Early press designs didn’t allow for edge-to-edge printing for a variety of reasons and rightly so, since most cups were of such poor quality, they wouldn’t support edge-to-edge printing anyway. Even with new designs in mug presses, the cup remains the Achilles’ heel. Although the appearance of these new presses may seem about the same as the earlier generation, the distinct difference is in how much of the heating blanket is actually wired for heat.
Early designs sported heating blankets taller than a conventional 11 ounce cup, but actually only had a heating capability of about 3.5", leaving about .5 " at the top and bottom of the blanket that didn’t get hot enough to print on the top and bottom of the cup. New designs include a heating capability that exceeds the size of a 15 ounce cup (a bit over 4") making it capable of imprinting steins as well.
The true challenge in printing edge-to-edge on the cups lies more in the cup than the press since most cups are really not as cylindrical as they appear. What happens is the heating blanket doesn’t make contact evenly with the exterior surface of the cup throughout its full circumference. This happens with the cups that taper from top to bottom. Realizing that transfer paper doesn’t evenly conform to a complex curve, you’ll end up with wrinkles in the transfer sheet and dropout in the final image that appears as white stripes, usually at the bottom of the cup. This is usually the fault of the cup’s shape, but fading or dropout at the bottom edge of the cup can also be the result of uneven heating since the base of the cup has so much more mass than the top. Possible solutions for these challenges are included in the step-by-step instructions that follow.
Making 11 Ounce Cups
The 11 ounce cup is the oldest style used for sublimation and has been around, virtually unchanged, for decades. Most cups are now made in Asia. To my knowledge, there’s only one U.S. manufacturer remaining.
Until a few years ago, all of these cups were just white cylinders with a plain handle. In recent years, there’s been the addition of some more interesting cup styles including the colored cup (this might be a blue or black cup with a white strip for imprinting) and cups with a variety of colored interiors. There is also a “morph” cup that appears black or dark blue until something hot is poured into it and the sublimated image appears (Fig. 7).
These cups range in quality from very good to terrible depending on the source. Some come with hollow handles making them overly prone to breakage. The really bad cups (often sold at a deep discount), fail the cylindrical test, making them very difficult to imprint. Give them the cylindrical test by measuring the diameter of the top of a cup and comparing it to the diameter of the bottom of the cup. Even cups acquired from trusted sources that I tested at random showed a variation of over 10/1000th of an inch. Although that may not sound like much, it can make a difference. Poor quality cups can vary much more. I’ve seen variations of 1/8" or more! Some cups still use what is referred to as a “soft” coating that imprints well, but isn’t dishwasher safe.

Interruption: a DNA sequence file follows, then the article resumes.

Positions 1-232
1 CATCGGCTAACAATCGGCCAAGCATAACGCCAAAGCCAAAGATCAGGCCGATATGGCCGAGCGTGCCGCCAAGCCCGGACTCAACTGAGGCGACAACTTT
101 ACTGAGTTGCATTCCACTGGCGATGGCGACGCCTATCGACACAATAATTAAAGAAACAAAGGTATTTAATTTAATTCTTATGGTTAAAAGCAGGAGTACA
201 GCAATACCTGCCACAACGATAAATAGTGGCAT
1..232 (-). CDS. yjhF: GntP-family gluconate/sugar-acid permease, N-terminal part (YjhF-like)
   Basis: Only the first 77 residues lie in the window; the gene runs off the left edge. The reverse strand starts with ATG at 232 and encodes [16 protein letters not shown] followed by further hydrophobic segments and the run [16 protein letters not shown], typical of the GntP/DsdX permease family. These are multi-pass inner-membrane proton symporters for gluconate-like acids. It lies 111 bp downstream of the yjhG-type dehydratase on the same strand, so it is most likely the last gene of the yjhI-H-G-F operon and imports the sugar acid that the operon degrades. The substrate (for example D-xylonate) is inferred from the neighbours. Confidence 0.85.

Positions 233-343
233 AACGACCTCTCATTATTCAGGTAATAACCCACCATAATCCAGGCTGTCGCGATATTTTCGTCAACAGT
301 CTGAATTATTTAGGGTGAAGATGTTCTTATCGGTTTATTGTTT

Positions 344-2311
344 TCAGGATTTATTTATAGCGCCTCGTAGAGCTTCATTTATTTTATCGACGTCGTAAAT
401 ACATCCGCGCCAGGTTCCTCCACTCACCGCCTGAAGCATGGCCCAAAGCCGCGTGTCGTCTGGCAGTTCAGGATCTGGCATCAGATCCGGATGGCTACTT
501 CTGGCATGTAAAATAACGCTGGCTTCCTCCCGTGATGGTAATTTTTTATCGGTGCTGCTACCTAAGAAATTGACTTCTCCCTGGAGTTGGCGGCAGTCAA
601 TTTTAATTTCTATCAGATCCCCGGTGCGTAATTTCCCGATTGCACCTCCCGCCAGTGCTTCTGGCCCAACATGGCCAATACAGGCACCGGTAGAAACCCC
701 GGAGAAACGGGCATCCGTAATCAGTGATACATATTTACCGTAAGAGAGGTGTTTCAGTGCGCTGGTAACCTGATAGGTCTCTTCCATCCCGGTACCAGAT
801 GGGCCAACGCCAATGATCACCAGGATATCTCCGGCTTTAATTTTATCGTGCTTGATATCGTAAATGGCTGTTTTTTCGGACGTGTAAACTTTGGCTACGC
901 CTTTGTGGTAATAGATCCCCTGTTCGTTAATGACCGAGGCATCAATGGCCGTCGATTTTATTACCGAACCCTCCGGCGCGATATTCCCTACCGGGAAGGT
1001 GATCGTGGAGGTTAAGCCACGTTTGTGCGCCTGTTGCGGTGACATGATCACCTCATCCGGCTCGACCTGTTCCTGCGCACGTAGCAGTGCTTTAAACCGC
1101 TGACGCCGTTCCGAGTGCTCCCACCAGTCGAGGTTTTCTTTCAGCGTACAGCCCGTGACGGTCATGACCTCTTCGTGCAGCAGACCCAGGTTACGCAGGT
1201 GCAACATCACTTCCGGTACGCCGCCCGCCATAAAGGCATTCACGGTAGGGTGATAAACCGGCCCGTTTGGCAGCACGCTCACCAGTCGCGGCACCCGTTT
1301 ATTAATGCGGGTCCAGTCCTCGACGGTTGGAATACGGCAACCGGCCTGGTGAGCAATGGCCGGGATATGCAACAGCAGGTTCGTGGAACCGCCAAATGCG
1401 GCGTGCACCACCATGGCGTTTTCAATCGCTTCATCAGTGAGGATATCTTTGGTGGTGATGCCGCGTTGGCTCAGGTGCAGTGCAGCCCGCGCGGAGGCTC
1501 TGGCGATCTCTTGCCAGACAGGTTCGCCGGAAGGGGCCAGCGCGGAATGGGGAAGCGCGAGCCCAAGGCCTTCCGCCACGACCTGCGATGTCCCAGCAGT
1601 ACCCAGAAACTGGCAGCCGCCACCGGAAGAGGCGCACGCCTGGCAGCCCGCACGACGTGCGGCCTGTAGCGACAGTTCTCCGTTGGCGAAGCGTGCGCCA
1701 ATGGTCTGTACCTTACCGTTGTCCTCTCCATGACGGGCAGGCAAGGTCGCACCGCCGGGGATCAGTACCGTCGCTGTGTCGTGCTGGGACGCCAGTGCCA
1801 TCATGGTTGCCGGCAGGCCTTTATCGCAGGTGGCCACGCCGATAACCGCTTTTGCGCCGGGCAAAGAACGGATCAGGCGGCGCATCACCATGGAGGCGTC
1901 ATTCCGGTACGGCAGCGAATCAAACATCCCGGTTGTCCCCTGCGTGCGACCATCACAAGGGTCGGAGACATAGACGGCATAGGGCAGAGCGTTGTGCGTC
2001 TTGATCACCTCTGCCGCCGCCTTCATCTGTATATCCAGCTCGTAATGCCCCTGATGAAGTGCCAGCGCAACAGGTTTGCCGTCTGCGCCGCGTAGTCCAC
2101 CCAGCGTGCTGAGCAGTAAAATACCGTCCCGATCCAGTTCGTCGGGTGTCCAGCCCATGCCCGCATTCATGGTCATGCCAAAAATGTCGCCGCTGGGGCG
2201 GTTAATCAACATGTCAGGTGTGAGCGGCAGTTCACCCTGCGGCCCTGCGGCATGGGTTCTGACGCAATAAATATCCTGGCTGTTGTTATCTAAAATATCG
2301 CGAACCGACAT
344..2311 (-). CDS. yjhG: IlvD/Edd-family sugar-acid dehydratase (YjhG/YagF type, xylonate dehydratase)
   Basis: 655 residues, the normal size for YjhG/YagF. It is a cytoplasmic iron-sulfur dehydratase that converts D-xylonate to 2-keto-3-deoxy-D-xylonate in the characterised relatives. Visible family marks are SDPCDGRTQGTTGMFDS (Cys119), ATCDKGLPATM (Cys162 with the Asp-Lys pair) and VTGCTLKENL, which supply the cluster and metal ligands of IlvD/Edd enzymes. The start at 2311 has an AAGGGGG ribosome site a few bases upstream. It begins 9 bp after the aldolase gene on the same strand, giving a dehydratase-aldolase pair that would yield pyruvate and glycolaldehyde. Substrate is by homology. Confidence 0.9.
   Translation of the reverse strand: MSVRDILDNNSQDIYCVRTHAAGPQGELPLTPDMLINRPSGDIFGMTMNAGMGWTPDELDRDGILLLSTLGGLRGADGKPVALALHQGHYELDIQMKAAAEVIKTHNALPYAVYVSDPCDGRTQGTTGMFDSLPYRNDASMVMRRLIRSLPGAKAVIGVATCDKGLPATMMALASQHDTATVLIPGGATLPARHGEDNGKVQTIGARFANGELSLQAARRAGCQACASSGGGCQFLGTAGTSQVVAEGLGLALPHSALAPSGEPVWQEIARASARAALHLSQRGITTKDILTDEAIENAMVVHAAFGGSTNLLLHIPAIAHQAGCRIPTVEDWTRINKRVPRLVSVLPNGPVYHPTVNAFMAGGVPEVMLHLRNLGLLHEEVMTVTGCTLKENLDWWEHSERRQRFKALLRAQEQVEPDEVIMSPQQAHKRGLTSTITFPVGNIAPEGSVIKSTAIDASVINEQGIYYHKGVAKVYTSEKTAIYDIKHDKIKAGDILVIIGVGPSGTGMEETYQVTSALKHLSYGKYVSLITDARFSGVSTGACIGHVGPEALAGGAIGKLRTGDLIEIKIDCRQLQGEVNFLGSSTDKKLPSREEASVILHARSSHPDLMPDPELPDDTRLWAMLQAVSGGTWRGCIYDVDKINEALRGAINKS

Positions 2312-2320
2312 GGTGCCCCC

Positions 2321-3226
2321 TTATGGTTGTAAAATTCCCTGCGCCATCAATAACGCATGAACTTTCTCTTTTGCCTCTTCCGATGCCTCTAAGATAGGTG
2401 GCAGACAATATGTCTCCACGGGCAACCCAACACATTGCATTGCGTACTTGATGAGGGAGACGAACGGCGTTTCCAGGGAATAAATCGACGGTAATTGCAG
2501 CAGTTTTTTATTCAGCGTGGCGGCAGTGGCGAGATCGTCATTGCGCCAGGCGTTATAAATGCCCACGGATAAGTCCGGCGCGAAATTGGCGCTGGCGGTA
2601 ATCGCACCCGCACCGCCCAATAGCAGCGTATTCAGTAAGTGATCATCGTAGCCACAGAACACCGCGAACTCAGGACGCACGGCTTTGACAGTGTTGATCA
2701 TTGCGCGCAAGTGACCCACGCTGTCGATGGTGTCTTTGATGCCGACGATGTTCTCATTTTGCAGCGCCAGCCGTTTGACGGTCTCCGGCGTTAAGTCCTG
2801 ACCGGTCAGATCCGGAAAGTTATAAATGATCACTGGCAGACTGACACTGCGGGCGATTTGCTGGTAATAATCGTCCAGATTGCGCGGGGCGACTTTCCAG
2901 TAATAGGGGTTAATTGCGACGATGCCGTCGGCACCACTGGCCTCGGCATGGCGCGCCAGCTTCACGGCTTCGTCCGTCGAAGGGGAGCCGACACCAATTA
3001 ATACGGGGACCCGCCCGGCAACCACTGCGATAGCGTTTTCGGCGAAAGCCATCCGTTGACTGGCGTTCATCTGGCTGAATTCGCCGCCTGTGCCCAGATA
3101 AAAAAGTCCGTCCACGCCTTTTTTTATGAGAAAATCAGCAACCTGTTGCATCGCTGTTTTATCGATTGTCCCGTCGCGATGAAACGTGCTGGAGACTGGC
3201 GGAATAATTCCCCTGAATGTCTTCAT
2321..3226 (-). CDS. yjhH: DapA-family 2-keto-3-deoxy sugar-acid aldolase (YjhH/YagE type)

The standard 11 ounce cup is the easiest to imprint when the image area is not more than 3" tall and 8.5" long is printed around the center of the cup. This method compensates for many of the flaws that are common with sublimation cups.
To print a cup in this manner, print your transfer and cut it out so the transfer paper extends beyond the edges of the cup (4") and stays about 3/4" away from the handle on each side. This method will produce the least amount of waste and requires a shorter heating cycle than an edge-to-edge cup.
The pressing time used in my tests for this type of cup was 4.5 minutes at 400° F. Your time may vary from mine, but it should never be less than 4.5 minutes.
Edge-to-Edge 11 Ounce Cups
If an edge-to-edge imprint is desired, it will require several additional steps. Novice sublimators should master imprinting 11 ounce cups, as just described, before moving on to edge-to-edge printing.
Printing edge-to-edge cups successfully is dependent on several factors. One is the cup itself, but there’s also the issue of uneven heating due to the mass at the bottom of the cup and the inability of the transfer paper to conform to the multiple curvatures of the cup itself (even the best cup will have variations in its curvature). This results in considerably more waste than when restricting sublimation to the center 3" of a cup, but also can demand a higher price and be more desirable. Let’s look at each of these issues separately.
First, the cup. Buying high quality cups from reputable dealers is the best solution to avoiding excessive waste due to irregularly-shaped cups. No supplier can insure each cup is suitable for edge-to-edge sublimation, but the more attention they pay to the shape of the cup while it’s being manufactured, the less you need to worry when imprinting the cup.